Aug. 2, 2012
LONDON - Jenny Simon-O'Neill, Director of Olympic Sports for Cal Athletics, caught up with Jerry Romani - the husband of Cal and U.S. women's Olympic head coach Teri McKeever - for this Q&A.
JENNY SIMON O'NEILL: Can you tell us a little about yourself?
JERRY ROMANI: I'm a Cal grad - class of '71 - and I happen to be married to Teri McKeever. I'm over here watching the swimming events and having a great time. The U.S. is doing quite well. I'm especially proud of Teri for getting nine Cal women's swimmers here. It's been quite a week now or close to a week. It's really been a joyful experience.
JSON: You were in Beijing with Teri as well. What are the differences between those Olympics and the London Games?
JR: The ability to get around London, speak the language and read things. The people here are quite friendly. They're very accommodating. The trains work well. I'm staying an hour and a half away at Windsor. It's a trek in the early morning and late at night, but it's all working well.
JSON: You've been to all the swimming events. What have been the highlights so far?
JR: Just seeing people make it to the finals, and then I'd have to say these highlights of seeing the Golden Bears come through: Seeing Dana (Vollmer) win the 100 fly and break the world record, seeing Caitlin Leverenz fly under the radar and win the bronze medal in the 200 IM, and last night seeing Nathan Adrian win the 100 free by a hundredth of a second over (James) Magnussen of Australia. That was very memorable. And last night seeing Dana and the U.S. women win the 4x200-free relay and just dominate teams. There are still good races to come. It's been quite an experience.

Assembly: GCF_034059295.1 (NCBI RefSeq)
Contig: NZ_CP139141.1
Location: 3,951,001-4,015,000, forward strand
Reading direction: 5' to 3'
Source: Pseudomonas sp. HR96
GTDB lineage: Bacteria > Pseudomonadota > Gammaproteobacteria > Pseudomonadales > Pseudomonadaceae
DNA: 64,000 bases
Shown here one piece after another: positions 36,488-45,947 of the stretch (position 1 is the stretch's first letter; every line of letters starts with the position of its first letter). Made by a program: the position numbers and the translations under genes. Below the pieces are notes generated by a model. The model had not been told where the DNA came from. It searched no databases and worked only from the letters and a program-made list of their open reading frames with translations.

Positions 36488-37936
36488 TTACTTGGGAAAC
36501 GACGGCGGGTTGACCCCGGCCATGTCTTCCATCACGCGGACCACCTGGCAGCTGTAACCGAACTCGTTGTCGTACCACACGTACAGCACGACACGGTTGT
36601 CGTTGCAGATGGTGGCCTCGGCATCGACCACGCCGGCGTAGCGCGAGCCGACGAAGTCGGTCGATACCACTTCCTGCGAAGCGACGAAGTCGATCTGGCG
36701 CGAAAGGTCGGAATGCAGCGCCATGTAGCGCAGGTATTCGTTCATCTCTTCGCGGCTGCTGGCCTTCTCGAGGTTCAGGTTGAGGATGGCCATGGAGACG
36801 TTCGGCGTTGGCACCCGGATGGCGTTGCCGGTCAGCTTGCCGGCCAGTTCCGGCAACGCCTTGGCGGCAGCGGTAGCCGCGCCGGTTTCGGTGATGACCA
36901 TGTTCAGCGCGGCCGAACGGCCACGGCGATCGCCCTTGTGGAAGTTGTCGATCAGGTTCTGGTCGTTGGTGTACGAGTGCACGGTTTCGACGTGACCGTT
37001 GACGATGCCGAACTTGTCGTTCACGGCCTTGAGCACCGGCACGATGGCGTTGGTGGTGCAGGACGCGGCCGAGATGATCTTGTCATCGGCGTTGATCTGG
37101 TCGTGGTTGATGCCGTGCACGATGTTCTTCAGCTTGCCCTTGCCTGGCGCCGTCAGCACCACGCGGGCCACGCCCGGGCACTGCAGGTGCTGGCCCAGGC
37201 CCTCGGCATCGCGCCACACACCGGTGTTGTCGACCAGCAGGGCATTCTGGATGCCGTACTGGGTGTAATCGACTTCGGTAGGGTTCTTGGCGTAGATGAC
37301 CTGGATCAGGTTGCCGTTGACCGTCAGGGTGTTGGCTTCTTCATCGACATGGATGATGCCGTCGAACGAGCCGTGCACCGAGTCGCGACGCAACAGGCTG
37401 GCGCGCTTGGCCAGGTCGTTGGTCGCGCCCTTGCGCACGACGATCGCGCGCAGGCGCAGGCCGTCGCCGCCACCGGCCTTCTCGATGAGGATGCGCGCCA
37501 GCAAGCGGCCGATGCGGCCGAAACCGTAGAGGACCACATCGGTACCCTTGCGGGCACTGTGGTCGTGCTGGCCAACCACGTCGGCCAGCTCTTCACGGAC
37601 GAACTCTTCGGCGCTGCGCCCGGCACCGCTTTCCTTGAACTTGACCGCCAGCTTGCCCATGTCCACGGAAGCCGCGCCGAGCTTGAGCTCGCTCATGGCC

JSON: You're a big Cal women's swimming fan, who traveled to the NCAA Championships, U.S. Olympic Trials and now here. What's it like traveling as a fan to watch 40-plus Golden Bears in London?
JR: It's amazing. That's what makes this trip. This is like the ultimate - between NCs, trials and here. This is like grasping for the gold ring and achieving it. What's so wonderful is knowing so many of the participants; that personalizes it. Having seen how long they train, how hard they train - it's a culmination of many, many hours between athletes, coaches and all the support staff. It's wonderful to see.
JSON: Have you met any Bear fans outside of the people you already know?
JR: In Windsor I saw a woman one morning with a Cal sweatshirt on, and I said, "Go Bears!" And she chuckled.
JSON: What's been your favorite part of London outside of the Olympics?
JR: To be honest, the sightseeing has kind of been minimized somewhat with the rigors of going to prelims and then getting back into the (Olympic) Park (Aquatics Centre) for finals. But yesterday I did get out and about and saw a lot of things. I'd have to say the historic buildings, like Westminster Abbey, Big Ben, Parliament and 10 Downing Street. But going up in the (London) Eye and getting an overview, that was the most dynamic visual I've had, being up there and having an opportunity to look all around London.